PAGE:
What's Left to Eat?

Livestock: Old MacDonald Doesn't Live Here Anymore

Picture an old red barn. Pigs and chickens romp nearby, while cows graze in green fields. That storybook image delights us. But it belies both the astonishing productivity and the hard-to-stomach conditions of today's large, industrial-style factory farms.

Farmers raising animals in sustainable ways use labels to alert consumers to their methods. These three terms are common. What do they tell you?

This tells you that the meat was raised without using pesticides, synthetic fertilizers, hormones, or antibiotics. The animals were not genetically engineered, nor did they eat food from genetically engineered plants. No irradiation was used in processing the meat.

This tells you that the meat came from an animal raised in a pasture. It grazed on grass instead being fed grain. Meat from grass-fed animals has fewer of the fats that harm human health than does meat from grain-fed animals.

This tells you that the animals were allowed to roam in the outdoors instead of living in a crowded pen or cage. Free-range animals are grass-fed, and can graze at will rather than just consume a controlled diet.


You can't wait. Your friends are having a cookout on Saturday, and it'll be great to relax after a long, test-filled week. Even now, your mouth waters at the thought of that first bite. Your teeth will glide through the perfectly toasted bun, then grab a mouthful of smoky, juicy—chemicals?! Wait…what's going on?


Picnic with hamburgers. Source: Agricultural Research Service, USDA
Source: Agricultural Research Service, USDA


What's going on is a revolution in the world of meat production. Worldwide, humans today produce five times as much meat as we did in 1950. As of July 2004, the U.S. alone was home to more than 100 million cattle, 60 million hogs, and 8 billion chickens.

Old MacDonald couldn't possibly look after all those animals. Instead, modern farm animals frequently live on supersize factory (industrial-style) farms. The shift has meant economic efficiency and higher profits for farmers—and cheaper meat for consumers. Yet this new approach to raising livestock also creates environmental problems and health risks. Indeed, factory farms would barely be profitable if they had to shoulder the true costs of handling the pollution they create.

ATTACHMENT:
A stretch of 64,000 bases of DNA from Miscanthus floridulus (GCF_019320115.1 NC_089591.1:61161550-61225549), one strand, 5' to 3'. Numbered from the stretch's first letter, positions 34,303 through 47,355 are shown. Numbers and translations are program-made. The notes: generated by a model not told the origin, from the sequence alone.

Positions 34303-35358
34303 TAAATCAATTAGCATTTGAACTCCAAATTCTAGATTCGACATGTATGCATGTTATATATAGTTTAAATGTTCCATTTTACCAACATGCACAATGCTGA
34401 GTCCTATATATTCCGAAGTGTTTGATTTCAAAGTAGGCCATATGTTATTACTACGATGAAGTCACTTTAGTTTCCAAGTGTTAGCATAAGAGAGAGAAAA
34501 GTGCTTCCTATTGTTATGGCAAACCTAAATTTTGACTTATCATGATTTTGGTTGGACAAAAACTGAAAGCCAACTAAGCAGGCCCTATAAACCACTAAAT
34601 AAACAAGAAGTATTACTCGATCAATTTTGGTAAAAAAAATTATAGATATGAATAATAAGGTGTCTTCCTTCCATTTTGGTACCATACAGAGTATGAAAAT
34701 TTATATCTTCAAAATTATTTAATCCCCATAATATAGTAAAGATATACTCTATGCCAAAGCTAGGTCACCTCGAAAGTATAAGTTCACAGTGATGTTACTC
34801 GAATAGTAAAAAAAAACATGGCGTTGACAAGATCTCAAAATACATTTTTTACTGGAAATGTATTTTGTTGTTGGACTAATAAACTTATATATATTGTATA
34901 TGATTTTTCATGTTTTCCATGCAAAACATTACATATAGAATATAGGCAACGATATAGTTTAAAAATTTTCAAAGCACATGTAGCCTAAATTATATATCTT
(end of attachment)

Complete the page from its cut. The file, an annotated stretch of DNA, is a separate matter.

Today's vast animal factories differ starkly from the gentle farmscapes of our toys and imaginations. For starters, a single farm may raise tens of thousands of animals. Factory farmers generally specialize in a single kind of animal. And there's no red barn anywhere in sight.


Holstein dairy cows. Source: Agricultural Research Service, USDA
Holstein dairy cows crowded together eating hay.
Source: Agricultural Research Service, USDA


Factory-farmed cattle usually live in giant feedlots—fenced spaces where cattle are fattened up in preparation for slaughter. Some gain as much as 4 pounds per day! Crowded feedlots provide scant opportunities for roaming and grazing. Instead of grass, their natural diet, the animals are fed corn, soybeans and other grains.

Still, cattle are far luckier than chickens or hogs, whose "home" is generally a large building known as a concentrated animal feeding operation (CAFO). Its metal or concrete floors make it easier to remove waste. Few CAFO dwellers ever see the sun.


Hog farm. Source: USDA
Hog farm in North Carolina.
Source: USDA


CAFO pens or stalls severely restrict animals' movement, which causes big problems. Crowded and frustrated, hogs clash frequently and chew on one another's tails. But factory farmers have found a simple way to prevent tail-biting: Cut them off. This procedure, called tail docking, is done without anesthetic or medication to numb the pain.

Chickens need their space too. Birds kept in tight quarters tend to peck one another to death, so some chicken farmers debeak their birds. Doing so involves slicing off the beak with a hot blade—but, again, no anesthetic.

video_iconJourney into The Meatrix for an animated look at animal life and what that means for human health in the world of factory farming.
Source: Free Range Graphics and Global Resource Action Center for the Environment (GRACE)

Life in such crowded conditions is obviously no picnic for the animals. It also imperils their health, as well as ours. Diseases spread faster in concentrated populations, and studies have found that nearly 90 percent of the animals at a typical factory farm carry infectious diseases. Some of these are treated; others aren't.